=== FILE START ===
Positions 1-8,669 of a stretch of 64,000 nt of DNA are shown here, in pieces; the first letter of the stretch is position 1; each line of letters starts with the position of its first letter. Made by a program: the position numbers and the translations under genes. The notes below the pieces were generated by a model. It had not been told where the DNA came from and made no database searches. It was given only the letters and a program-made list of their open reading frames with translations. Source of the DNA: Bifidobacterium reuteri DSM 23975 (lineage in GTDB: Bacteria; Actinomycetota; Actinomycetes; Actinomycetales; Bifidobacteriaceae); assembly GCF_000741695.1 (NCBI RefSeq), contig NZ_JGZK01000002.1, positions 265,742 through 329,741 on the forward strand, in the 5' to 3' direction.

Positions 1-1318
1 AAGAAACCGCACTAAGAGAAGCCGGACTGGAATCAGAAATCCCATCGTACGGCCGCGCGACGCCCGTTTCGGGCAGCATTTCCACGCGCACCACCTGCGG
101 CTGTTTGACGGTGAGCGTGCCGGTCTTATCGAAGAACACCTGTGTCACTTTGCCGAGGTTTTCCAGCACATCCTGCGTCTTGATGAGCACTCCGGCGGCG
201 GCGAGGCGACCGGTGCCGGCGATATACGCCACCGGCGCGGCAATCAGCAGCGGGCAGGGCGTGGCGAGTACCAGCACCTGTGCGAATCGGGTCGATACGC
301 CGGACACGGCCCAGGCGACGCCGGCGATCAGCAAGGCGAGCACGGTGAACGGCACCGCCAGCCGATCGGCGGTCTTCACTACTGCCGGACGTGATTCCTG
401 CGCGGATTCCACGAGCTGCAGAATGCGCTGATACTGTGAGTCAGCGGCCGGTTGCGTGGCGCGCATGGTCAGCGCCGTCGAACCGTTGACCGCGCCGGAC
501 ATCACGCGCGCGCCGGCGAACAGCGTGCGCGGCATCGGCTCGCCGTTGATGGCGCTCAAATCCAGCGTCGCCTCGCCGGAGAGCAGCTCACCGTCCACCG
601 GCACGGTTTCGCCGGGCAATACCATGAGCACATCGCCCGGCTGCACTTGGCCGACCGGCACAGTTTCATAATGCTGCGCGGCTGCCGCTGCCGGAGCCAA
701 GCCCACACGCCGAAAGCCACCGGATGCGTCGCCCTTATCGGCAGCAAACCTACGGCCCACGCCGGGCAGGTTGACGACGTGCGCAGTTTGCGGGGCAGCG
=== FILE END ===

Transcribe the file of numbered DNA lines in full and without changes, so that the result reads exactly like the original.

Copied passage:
Positions 1-8,669 of a stretch of 64,000 nt of DNA are shown here, in pieces; the first letter of the stretch is position 1; each line of letters starts with the position of its first letter. Made by a program: the position numbers and the translations under genes. The notes below the pieces were generated by a model. It had not been told where the DNA came from and made no database searches. It was given only the letters and a program-made list of their open reading frames with translations. Source of the DNA: Bifidobacterium reuteri DSM 23975 (lineage in GTDB: Bacteria; Actinomycetota; Actinomycetes; Actinomycetales; Bifidobacteriaceae); assembly GCF_000741695.1 (NCBI RefSeq), contig NZ_JGZK01000002.1, positions 265,742 through 329,741 on the forward strand, in the 5' to 3' direction.

Positions 1-1318
1 AAGAAACCGCACTAAGAGAAGCCGGACTGGAATCAGAAATCCCATCGTACGGCCGCGCGACGCCCGTTTCGGGCAGCATTTCCACGCGCACCACCTGCGG
101 CTGTTTGACGGTGAGCGTGCCGGTCTTATCGAAGAACACCTGTGTCACTTTGCCGAGGTTTTCCAGCACATCCTGCGTCTTGATGAGCACTCCGGCGGCG
201 GCGAGGCGACCGGTGCCGGCGATATACGCCACCGGCGCGGCAATCAGCAGCGGGCAGGGCGTGGCGAGTACCAGCACCTGTGCGAATCGGGTCGATACGC
301 CGGACACGGCCCAGGCGACGCCGGCGATCAGCAAGGCGAGCACGGTGAACGGCACCGCCAGCCGATCGGCGGTCTTCACTACTGCCGGACGTGATTCCTG
401 CGCGGATTCCACGAGCTGCAGAATGCGCTGATACTGTGAGTCAGCGGCCGGTTGCGTGGCGCGCATGGTCAGCGCCGTCGAACCGTTGACCGCGCCGGAC
501 ATCACGCGCGCGCCGGCGAACAGCGTGCGCGGCATCGGCTCGCCGTTGATGGCGCTCAAATCCAGCGTCGCCTCGCCGGAGAGCAGCTCACCGTCCACCG
601 GCACGGTTTCGCCGGGCAATACCATGAGCACATCGCCCGGCTGCACTTGGCCGACCGGCACAGTTTCATAATGCTGCGCGGCTGCCGCTGCCGGAGCCAA
701 GCCCACACGCCGAAAGCCACCGGATGCGTCGCCCTTATCGGCAGCAAACCTACGGCCCACGCCGGGCAGGTTGACGACGTGCGCAGTTTGCGGGGCAGCG